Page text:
Box Up Your Habitatby: Lynn Astarita Gatto and Reeda Stamper Hart

Journal ArticleDigital resources are stored online in your NSTA Library.

The Envirobox Project involved a total of six classes (first- through fifth-grades) from around the United States sending each other a shoebox containing six to ten environmental samples. The boxes contained items such as pressed leaves and flowers, rocks, water samples, feathers, soil samples, pieces of bark, snake skins, acorns, pinecones, shells, lobster claws, and maple syrup. Once each class received their enviroboxes, the children began their investigations to identify the samples. Exchanging environmental samples from diverse regions of the United States proved to be the impetus for true inquiry amongst students.

Grades
  • Elementary
Publication Date
11/1/2000

Community ActivitySaved in 288 Libraries

Reviews (4)
  • on Thu Sep 08, 2016 8:17 PM

After reading this intriguing article by Gatto and Hart, I was so interested in this and emailed my host teacher to let her know about it. What a neat idea and great way for children to learn about different parts of the state and country! I have already thought of a few different ways to modify it. For instance, in you own state! Great hands-on activity that is sure to tach your students about life science!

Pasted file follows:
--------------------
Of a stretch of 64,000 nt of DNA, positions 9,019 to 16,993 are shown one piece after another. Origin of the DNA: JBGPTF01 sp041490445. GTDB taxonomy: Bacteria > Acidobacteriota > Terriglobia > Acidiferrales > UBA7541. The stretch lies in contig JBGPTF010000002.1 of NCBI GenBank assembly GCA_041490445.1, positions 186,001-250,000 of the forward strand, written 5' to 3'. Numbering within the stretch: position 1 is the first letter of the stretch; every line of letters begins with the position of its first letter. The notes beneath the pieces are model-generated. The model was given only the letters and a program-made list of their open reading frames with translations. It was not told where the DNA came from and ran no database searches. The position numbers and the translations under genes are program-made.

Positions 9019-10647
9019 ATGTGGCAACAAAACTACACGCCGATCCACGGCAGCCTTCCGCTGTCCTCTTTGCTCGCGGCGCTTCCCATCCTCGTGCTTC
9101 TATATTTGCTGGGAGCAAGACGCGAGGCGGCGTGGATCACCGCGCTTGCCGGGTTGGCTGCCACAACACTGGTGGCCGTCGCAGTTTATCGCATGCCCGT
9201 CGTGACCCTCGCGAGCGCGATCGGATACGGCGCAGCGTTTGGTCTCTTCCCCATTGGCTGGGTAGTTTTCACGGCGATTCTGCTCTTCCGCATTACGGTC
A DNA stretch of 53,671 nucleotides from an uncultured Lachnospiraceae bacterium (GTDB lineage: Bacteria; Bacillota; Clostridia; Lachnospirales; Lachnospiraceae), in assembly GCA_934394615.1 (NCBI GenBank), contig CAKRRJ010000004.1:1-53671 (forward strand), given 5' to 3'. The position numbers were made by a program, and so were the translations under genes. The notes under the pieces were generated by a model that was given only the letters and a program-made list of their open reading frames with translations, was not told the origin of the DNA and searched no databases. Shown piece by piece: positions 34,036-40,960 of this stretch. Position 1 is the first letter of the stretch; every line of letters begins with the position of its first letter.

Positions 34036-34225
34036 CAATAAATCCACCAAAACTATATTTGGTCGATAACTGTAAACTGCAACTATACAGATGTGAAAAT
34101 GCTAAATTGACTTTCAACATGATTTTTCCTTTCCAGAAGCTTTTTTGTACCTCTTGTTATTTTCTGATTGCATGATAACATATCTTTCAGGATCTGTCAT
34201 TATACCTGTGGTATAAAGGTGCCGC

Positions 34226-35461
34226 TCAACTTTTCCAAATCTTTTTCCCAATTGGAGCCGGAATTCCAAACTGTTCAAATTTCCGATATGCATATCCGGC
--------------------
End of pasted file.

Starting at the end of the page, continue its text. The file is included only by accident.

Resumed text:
Caroline Bellant
Caroline Bellant

  • on Fri Jul 18, 2014 7:46 PM

I can't believe what a fantastic idea "Box Up Your Habitat" is! I have had people help me collect soil from all over the US, but this takes it to a whole new level! The best thing about this idea is that it covers all areas of my 4th grade curriculum. We could use the project for writing, science, social studies and even math. I can't wait to do this with my class this year!

Teri
Teri

  • on Mon Nov 08, 2010 9:27 PM

My creative juices went into overdrive when I was reading this article. While designed for elementary school students, I can see a lot of potential for my freshman and sophomore biology students. Boxes containing pressed leaves & flowers, rocks, water & soil samples, etc, from unique habitats were shared among six schools. Students evaluated specimens from their own area to determine what would be the best samples to send. Once receiving their habitat boxes, they studied the specimens to determine what the areas were like.

Ruth Hutson  (Westmoreland, KS)
Ruth Hutson (Westmoreland, KS)

  • on Mon Feb 27, 2017 7:32 PM

I think that this activity is a great way for students to get involved in learning about habitats. This also shows students the different environmental samples from homes within the same district. The students will be able to explore the differences and similarities of their own back yards.

April Chaney
April Chaney


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